Brodie: I think that it’s a very significant upsurge. Ross can talk a little bit about exactly what the data shows in terms of how big that upsurge is. I think it really is moving the needle. There’s a lot more awareness now and a lot more focus, and a lot more– we have a better ability to measure and understand the effects of microplastics in the ocean now than we did a decade ago or more.
Neville: Ross, can you chip into what Brodie’s saying there? What’s your thinking about this?
Ross: As was mentioned, microplastics is a topic that has been around for a while in terms of its research, but it has rapidly increased over the past 10 years, especially the last five years. Part of that might be due to the United Nations Sustainable Development Goals. This is our group of 17 goals with the aim of basically putting together a more sustainable planet, and so you can all benefit from that.
One of them is particularly focused on life below water. Within that, obviously, that deals with lots of aspects of life below water, but with the microplastics, the upsurge in publications there might as well be to do with the amount of funding that’s also been available given the sustainable development goals and to be able to achieve these. That might be part of the reason why we’ve also seen a rapid increase in publications.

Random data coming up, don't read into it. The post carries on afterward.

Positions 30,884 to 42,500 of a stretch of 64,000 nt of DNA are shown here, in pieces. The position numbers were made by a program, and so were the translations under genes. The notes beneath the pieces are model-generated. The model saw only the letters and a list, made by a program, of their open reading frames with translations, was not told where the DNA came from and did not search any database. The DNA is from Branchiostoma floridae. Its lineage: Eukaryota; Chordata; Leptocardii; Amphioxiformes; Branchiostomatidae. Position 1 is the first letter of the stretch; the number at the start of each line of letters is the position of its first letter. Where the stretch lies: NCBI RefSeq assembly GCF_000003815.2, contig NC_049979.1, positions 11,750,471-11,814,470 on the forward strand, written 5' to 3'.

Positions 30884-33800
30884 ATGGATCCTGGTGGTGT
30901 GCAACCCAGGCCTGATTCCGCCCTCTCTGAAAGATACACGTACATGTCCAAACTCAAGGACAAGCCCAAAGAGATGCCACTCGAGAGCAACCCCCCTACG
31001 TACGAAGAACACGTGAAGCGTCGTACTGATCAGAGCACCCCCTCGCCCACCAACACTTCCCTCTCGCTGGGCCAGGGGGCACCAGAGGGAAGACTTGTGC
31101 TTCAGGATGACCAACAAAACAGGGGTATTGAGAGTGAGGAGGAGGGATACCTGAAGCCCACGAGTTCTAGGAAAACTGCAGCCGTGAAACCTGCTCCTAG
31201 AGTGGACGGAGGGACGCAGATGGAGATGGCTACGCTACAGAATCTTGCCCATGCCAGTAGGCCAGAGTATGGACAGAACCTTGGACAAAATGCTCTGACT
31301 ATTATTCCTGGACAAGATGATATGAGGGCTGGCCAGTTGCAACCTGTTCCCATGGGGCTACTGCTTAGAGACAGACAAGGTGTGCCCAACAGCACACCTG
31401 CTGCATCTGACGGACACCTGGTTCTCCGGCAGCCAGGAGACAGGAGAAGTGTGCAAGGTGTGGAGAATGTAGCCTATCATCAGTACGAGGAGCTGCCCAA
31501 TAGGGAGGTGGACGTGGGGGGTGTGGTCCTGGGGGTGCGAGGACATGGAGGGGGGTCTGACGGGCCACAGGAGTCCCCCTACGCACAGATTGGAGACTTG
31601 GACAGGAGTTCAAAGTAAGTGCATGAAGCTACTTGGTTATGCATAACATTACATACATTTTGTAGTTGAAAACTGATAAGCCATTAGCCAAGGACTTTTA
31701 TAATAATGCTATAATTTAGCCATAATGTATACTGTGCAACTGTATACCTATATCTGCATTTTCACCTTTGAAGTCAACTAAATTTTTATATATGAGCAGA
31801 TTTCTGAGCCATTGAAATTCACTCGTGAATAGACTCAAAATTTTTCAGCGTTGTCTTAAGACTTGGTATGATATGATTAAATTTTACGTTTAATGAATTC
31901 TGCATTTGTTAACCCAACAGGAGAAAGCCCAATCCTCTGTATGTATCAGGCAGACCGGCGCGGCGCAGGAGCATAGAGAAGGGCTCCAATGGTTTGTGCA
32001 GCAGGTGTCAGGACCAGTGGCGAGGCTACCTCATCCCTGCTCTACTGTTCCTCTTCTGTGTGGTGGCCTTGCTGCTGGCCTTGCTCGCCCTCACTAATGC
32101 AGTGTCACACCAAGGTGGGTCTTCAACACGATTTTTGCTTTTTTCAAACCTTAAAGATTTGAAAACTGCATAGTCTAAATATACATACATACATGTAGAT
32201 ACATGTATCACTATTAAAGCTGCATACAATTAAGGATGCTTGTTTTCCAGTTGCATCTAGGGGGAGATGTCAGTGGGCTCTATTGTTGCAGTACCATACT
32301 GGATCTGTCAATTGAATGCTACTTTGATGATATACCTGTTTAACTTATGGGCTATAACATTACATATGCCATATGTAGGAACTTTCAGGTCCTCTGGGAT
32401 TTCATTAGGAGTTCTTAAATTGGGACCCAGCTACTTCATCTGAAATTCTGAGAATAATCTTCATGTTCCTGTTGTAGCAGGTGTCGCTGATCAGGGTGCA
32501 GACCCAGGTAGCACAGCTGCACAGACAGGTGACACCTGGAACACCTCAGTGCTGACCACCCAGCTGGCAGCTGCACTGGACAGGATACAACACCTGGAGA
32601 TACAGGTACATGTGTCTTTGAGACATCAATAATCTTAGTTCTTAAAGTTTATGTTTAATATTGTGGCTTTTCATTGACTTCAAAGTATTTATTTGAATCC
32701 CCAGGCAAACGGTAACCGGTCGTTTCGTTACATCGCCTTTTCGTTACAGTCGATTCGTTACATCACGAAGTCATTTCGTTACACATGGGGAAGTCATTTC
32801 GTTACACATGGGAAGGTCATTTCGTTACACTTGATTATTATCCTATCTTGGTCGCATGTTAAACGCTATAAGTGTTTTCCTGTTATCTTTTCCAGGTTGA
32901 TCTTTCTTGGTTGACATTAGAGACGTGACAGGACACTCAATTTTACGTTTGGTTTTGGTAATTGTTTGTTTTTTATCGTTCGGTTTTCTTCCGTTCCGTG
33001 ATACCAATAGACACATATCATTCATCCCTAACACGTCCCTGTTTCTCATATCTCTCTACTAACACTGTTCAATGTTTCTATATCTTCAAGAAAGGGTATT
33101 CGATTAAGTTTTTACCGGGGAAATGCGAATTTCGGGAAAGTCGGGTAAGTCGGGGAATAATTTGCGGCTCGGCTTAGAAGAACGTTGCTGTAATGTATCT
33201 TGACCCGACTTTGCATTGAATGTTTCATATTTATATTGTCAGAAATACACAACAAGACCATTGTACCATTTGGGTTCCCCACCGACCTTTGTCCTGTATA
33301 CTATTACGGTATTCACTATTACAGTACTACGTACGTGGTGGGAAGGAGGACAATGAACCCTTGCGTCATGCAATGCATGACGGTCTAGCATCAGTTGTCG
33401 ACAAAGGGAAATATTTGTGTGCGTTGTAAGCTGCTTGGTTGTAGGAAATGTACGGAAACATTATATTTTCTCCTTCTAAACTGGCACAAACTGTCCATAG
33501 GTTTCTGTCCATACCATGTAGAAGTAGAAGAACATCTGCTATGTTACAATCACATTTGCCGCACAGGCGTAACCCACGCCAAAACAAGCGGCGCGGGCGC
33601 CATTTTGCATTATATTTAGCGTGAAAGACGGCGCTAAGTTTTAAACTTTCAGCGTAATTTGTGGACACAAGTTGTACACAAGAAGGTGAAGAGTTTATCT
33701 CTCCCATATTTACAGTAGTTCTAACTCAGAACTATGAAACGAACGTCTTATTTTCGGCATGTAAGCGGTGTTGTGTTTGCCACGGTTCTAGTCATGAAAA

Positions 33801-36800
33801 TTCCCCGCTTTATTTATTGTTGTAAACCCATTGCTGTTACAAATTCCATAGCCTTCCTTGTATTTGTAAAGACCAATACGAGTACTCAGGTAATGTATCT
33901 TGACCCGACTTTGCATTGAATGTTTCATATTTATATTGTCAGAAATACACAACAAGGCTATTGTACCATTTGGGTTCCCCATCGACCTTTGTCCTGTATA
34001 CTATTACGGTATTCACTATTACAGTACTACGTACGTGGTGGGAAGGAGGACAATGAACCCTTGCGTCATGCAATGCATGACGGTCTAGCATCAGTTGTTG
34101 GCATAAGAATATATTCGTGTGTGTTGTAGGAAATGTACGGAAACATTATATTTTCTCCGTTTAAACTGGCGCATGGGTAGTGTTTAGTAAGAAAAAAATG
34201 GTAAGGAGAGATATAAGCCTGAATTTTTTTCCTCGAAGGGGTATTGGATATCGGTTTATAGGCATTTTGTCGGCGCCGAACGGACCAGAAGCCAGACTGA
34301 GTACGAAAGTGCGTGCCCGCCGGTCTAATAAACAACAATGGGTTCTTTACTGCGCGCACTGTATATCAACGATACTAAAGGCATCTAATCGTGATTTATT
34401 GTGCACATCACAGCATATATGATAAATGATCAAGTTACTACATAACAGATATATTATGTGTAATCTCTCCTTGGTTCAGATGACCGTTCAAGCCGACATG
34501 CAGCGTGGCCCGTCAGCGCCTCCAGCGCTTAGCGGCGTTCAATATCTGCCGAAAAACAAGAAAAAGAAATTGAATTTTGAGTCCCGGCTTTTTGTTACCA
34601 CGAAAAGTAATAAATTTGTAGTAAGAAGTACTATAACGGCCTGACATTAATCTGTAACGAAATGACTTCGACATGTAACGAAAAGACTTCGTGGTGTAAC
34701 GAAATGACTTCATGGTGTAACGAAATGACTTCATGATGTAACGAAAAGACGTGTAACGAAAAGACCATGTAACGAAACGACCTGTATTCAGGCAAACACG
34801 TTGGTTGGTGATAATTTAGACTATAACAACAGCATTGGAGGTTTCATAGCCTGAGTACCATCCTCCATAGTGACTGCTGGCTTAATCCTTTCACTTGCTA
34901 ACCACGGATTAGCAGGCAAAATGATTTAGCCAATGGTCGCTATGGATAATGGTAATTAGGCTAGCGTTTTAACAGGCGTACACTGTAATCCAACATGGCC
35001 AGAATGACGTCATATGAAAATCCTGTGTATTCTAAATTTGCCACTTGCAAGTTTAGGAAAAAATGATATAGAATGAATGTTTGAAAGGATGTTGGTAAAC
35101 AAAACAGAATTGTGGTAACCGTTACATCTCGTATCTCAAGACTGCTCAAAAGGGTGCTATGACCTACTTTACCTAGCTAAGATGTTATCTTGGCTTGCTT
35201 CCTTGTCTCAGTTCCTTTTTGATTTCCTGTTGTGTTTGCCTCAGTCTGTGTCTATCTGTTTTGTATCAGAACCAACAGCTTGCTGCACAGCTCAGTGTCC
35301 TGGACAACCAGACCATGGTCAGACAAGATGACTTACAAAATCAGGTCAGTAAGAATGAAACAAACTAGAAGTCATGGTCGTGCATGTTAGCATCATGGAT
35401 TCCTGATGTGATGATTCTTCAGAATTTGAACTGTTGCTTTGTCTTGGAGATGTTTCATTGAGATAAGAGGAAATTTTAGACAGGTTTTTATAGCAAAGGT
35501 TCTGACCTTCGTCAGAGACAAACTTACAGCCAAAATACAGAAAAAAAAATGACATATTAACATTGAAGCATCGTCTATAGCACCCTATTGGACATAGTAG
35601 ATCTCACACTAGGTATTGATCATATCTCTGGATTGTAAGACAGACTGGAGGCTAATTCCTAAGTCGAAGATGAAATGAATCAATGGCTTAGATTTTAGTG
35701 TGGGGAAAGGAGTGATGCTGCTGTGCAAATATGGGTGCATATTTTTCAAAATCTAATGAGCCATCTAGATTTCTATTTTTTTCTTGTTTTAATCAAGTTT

Neville: I’m actually curious about one thing too that’s in my mind, listening to both of you, you clearly have deep knowledge of these broad topics. I’m curious to ask both of you, actually, what’s the driver for both of you in why you did this research? What is the interest to you personally, and what drives your passion about this particular topic? Can you throw some light onto that?
Ross: I think Brodie and I have similar backgrounds academically. My background is in geophysics. I spend a lot of my undergraduate degree dealing with the effects of climate change and globally Earth-related topics. For me it’s, in a way, harking back to my undergraduate days, what I was learning through that. Also just my natural interest in being an Earth and planetary scientist, understanding how planets work, and especially with Earth of how the ocean is involved with how all life on Earth gets on.
Neville: Got it. Brodie, what about you?